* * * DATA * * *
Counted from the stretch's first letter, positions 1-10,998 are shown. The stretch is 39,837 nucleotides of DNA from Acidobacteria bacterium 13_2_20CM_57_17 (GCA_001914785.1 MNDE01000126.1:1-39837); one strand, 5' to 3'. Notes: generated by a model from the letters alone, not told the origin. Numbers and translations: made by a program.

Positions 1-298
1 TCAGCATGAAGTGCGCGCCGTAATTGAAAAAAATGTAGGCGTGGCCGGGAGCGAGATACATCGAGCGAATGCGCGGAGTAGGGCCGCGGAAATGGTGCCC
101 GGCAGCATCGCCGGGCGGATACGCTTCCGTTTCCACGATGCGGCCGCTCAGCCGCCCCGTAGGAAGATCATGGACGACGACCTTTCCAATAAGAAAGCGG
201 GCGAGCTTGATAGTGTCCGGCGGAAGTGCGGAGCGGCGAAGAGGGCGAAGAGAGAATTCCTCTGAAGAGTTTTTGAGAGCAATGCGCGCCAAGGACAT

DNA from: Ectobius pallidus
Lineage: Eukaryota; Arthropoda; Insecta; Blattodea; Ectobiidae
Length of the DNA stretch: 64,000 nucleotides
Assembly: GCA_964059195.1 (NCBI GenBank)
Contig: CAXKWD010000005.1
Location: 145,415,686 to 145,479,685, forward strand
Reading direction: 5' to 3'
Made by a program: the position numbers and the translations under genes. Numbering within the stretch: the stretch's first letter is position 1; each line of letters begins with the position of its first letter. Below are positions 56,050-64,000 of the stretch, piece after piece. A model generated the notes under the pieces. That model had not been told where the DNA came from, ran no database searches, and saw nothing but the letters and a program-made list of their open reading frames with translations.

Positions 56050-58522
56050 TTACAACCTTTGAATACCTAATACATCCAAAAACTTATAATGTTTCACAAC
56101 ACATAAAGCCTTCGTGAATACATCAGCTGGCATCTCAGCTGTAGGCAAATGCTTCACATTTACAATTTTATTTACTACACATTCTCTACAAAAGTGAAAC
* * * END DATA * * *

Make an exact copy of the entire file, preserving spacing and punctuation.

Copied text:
Counted from the stretch's first letter, positions 1-10,998 are shown. The stretch is 39,837 nucleotides of DNA from Acidobacteria bacterium 13_2_20CM_57_17 (GCA_001914785.1 MNDE01000126.1:1-39837); one strand, 5' to 3'. Notes: generated by a model from the letters alone, not told the origin. Numbers and translations: made by a program.

Positions 1-298
1 TCAGCATGAAGTGCGCGCCGTAATTGAAAAAAATGTAGGCGTGGCCGGGAGCGAGATACATCGAGCGAATGCGCGGAGTAGGGCCGCGGAAATGGTGCCC
101 GGCAGCATCGCCGGGCGGATACGCTTCCGTTTCCACGATGCGGCCGCTCAGCCGCCCCGTAGGAAGATCATGGACGACGACCTTTCCAATAAGAAAGCGG
201 GCGAGCTTGATAGTGTCCGGCGGAAGTGCGGAGCGGCGAAGAGGGCGAAGAGAGAATTCCTCTGAAGAGTTTTTGAGAGCAATGCGCGCCAAGGACAT

DNA from: Ectobius pallidus
Lineage: Eukaryota; Arthropoda; Insecta; Blattodea; Ectobiidae
Length of the DNA stretch: 64,000 nucleotides
Assembly: GCA_964059195.1 (NCBI GenBank)
Contig: CAXKWD010000005.1
Location: 145,415,686 to 145,479,685, forward strand
Reading direction: 5' to 3'
Made by a program: the position numbers and the translations under genes. Numbering within the stretch: the stretch's first letter is position 1; each line of letters begins with the position of its first letter. Below are positions 56,050-64,000 of the stretch, piece after piece. A model generated the notes under the pieces. That model had not been told where the DNA came from, ran no database searches, and saw nothing but the letters and a program-made list of their open reading frames with translations.

Positions 56050-58522
56050 TTACAACCTTTGAATACCTAATACATCCAAAAACTTATAATGTTTCACAAC
56101 ACATAAAGCCTTCGTGAATACATCAGCTGGCATCTCAGCTGTAGGCAAATGCTTCACATTTACAATTTTATTTACTACACATTCTCTACAAAAGTGAAAC